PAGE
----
GUIDELINES FOR REOPENING YOUR CHURCH
Churches should begin putting in place plans to reopen and operate their ministries according to the guidance of the Centers for Disease Control (CDC) as state officials begin lifting orders. What follows are best practices and tips for churches and places of worship to consider when crafting reopening plans.
ENCOURAGE AT-RISK INDIVIDUALS AND THOSE WITH SYMPTOMS OF ILLNESS TO STAY AT HOME
As you begin to consider reconvening your church gatherings, people in high-risk demographics should be encouraged to not physically attend regular worship services. According to the White House plan, vulnerable individuals (the elderly and people with certain underlying medical conditions) should remain sheltered in place until Phase Three. Churches should attend to these congregants and, if possible, make special accommodation for them—such as continuing to live-stream worship services, provide drive-in services, or provide a senior service, exclusively for those 65 and above to attend in person.
COVID-19 symptoms may appear 2-14 days after exposure to the virus.
People with any of these symptoms may have COVID-19:
EXERCISE BEST SANITATION PRACTICES
Churches should implement best sanitation practices. Consider implementing the following protocols:
• Take the temperature of people who attend services.
• Require everyone to use hand sanitizer upon entering the building.
• Nurseries and childcare facilities are discouraged in the initial phases. However, if they are utilized they should comply with CDC guidelines for childcare facilities.
• Disinfect high traffic areas, including restroom facilities between uses.
• Remind members to cover coughs and sneezes with a tissue.
• Encourage members to wash hands often with soap and water for at least 20 seconds.
• During the initial phases, the use of pew Bibles and hymnals should be discouraged. When they are used they should be regularly sanitized according to best practices.
MAKE OTHER APPROPRIATE ADJUSTMENTS
In addition to the sanitation practices, churches should consider these guidelines:
• Do not pass offering plates, but instead collect tithes and offerings in a central collection box (such as a basket placed near the back of the sanctuary). Encourage online giving.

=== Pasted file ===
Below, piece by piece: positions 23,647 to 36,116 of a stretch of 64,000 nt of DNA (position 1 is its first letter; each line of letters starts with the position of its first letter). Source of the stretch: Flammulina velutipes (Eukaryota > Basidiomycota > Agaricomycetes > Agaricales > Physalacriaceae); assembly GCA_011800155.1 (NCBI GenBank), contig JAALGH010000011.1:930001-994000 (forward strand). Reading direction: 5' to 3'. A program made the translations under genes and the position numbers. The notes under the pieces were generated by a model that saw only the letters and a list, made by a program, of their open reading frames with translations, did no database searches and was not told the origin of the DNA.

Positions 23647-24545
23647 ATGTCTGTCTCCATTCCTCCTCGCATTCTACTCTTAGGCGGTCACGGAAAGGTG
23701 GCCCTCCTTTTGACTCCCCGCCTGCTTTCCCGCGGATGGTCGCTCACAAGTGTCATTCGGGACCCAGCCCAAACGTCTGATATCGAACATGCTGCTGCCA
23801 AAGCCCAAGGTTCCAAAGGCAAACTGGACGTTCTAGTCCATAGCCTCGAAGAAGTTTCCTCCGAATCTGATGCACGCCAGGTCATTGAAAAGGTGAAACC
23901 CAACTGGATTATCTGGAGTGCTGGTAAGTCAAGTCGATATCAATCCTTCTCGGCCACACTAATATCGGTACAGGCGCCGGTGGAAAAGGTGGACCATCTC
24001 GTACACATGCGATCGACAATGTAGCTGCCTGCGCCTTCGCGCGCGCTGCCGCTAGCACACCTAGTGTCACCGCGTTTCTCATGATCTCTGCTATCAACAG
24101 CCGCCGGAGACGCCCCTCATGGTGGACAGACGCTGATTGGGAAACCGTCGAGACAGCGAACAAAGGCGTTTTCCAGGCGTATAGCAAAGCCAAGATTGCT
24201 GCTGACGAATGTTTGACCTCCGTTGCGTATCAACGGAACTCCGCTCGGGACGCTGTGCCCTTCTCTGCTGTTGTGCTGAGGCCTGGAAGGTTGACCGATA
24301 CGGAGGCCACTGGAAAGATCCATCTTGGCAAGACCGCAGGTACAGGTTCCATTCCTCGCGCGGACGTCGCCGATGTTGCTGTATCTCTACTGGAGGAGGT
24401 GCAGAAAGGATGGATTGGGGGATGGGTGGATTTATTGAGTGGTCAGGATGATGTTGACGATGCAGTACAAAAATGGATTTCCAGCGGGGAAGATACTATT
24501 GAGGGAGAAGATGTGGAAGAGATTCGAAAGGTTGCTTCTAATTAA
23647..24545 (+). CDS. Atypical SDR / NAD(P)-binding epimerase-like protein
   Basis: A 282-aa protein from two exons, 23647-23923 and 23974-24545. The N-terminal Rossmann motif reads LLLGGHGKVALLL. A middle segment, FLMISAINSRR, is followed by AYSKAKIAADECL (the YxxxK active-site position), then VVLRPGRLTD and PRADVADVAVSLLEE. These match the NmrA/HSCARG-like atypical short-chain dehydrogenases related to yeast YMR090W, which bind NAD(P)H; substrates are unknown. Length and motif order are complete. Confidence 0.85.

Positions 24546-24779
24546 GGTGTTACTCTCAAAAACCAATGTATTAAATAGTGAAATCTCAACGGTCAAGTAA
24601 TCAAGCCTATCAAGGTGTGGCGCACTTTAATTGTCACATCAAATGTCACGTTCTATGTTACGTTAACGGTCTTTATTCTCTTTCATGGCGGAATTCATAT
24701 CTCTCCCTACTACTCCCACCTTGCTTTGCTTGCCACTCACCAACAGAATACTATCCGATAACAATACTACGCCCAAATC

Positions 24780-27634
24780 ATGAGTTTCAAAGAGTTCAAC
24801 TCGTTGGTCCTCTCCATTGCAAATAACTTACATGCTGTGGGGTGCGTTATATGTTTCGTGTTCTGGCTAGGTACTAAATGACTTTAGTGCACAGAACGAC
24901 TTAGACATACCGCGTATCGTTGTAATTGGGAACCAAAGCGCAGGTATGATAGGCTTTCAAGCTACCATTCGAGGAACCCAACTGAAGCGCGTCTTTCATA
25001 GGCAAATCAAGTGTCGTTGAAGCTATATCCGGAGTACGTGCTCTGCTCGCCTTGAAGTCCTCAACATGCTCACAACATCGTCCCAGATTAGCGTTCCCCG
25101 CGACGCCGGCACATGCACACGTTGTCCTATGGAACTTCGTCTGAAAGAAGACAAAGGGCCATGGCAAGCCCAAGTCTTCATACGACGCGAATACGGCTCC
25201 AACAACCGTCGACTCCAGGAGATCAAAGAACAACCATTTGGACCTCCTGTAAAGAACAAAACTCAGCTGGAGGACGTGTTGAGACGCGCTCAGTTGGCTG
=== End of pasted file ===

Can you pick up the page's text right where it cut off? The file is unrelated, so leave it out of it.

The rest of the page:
• Consider closing certain common areas where people are more likely to closely interact.
• Do not pass out literature such as church bulletins. If you do pass our material, ensure that ushers are wearing gloves and that any material handed out to parishioners has been sanitized.
• When administering the Lord’s Supper, do not pass around a communal bowl. Provide the elements individually. The goal of these practices is to ensure that multiple people do not come into contact with the same surfaces and objects.
• If your church has greeters at the doors, make sure they do not shake hands with members and visitors. Likewise, many churches have a “greeting time” as part of their liturgy. Waving or bumping elbows should take the place of hand shaking for the foreseeable future.
• Adjust seating configurations to allow for increased social distancing. For churches that use individual chairs, consider spacing the chairs out. For churches with pews, consider roping off every other pew. Families could be encouraged to sit together but maintain the recommended distance of six feet between families.
– Churches may take different approaches to this based on their circumstances and set-up, building size, number of facilities, and their configuration. In the early phases, to abide by CDC guidance, some churches may need to have multiple services to enable proper social distancing. Others may be able to spread out over their different facilities.
– Churches should consider instituting a graduated process of capping attendance. A church might start by allowing a certain level of occupancy and subsequently raise it by a percentage as CDC guidelines allow for further opening up. As the occupancy cap increases, the number of different facilities in use will go down.
• Pastors set the tone for their flock. Consider going out of your way to model recommended behavior. Your calm and cheerful demeanor can encourage congregants to adopt best practices.
FOLLOW REASONABLE STATE AND LOCAL GUIDANCE
Texas has set a good example of how to encourage the protection of religious freedom during the coronavirus crisis by issuing joint guidance from the governor and state attorney general. The state has subsequently released updated guidance containing helpful guidelines for how churches should think about religious freedom while complying with reasonable directives from the government as our country opens up.
For more information about state-by-state policies on religious activities under the coronavirus, please consult our resource: “Restrictions on Religious Freedom During the Coronavirus Crisis.” However, as states start to open up, these policies may change. Throughout this process, pastors should stay flexible and aware of the approach their state and local governments are taking.
If you encounter a situation in which you believe religious activities are being unfairly singled out, or there is another sort of religious freedom violation, please let us know at .